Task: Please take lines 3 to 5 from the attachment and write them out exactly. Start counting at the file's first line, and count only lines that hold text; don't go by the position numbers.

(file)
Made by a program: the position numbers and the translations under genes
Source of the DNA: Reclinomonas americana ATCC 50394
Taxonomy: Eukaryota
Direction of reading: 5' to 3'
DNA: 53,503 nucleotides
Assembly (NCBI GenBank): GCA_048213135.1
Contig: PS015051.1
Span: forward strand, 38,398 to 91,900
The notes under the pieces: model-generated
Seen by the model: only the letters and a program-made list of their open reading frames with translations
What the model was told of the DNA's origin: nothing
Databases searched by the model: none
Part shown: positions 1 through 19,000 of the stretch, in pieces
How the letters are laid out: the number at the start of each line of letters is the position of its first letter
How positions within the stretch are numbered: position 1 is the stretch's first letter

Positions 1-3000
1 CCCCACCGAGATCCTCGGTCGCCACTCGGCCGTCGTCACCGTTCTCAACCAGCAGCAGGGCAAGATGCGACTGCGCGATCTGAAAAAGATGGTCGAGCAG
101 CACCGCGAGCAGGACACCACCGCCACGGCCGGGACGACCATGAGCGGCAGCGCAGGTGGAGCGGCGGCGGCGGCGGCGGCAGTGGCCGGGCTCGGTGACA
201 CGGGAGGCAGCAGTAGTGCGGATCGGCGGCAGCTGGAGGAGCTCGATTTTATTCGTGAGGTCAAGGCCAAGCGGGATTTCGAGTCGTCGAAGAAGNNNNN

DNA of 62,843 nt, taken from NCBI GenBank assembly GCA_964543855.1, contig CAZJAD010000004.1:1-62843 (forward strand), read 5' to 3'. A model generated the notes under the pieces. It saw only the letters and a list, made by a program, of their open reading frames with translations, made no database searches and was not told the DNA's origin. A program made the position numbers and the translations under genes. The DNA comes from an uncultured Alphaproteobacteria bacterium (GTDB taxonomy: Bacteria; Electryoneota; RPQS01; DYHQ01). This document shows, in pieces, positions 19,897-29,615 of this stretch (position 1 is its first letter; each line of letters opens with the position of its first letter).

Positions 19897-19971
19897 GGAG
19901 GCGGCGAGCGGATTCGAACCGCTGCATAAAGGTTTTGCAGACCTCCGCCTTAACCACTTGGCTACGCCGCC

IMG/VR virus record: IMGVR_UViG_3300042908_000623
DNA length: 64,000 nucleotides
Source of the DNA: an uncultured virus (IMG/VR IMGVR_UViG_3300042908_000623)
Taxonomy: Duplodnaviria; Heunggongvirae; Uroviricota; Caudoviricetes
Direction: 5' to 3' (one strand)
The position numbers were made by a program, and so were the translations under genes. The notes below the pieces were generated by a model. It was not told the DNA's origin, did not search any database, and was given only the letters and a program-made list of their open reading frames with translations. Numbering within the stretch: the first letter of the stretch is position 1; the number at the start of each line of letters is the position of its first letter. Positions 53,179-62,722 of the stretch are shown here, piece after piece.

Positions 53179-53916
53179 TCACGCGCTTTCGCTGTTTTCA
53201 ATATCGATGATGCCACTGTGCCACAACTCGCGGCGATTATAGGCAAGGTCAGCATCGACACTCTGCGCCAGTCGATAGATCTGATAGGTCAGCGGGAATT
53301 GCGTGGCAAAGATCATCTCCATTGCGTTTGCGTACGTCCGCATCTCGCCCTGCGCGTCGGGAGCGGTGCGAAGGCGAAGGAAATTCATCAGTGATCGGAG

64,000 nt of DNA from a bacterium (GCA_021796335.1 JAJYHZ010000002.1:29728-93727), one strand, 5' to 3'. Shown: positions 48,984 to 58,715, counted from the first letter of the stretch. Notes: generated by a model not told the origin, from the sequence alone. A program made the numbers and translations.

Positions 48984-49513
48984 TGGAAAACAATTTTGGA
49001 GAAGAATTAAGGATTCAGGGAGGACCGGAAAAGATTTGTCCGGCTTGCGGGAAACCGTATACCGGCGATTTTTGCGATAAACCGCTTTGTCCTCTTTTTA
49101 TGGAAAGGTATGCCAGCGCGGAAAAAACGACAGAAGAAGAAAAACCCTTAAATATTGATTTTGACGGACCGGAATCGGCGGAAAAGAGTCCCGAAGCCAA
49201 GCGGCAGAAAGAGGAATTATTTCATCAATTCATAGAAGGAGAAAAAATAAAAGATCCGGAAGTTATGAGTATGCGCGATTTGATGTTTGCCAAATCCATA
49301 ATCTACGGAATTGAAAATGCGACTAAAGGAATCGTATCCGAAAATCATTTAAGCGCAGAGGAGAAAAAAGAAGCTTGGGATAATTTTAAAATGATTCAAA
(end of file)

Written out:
Taxonomy: Eukaryota
Direction of reading: 5' to 3'
DNA: 53,503 nucleotides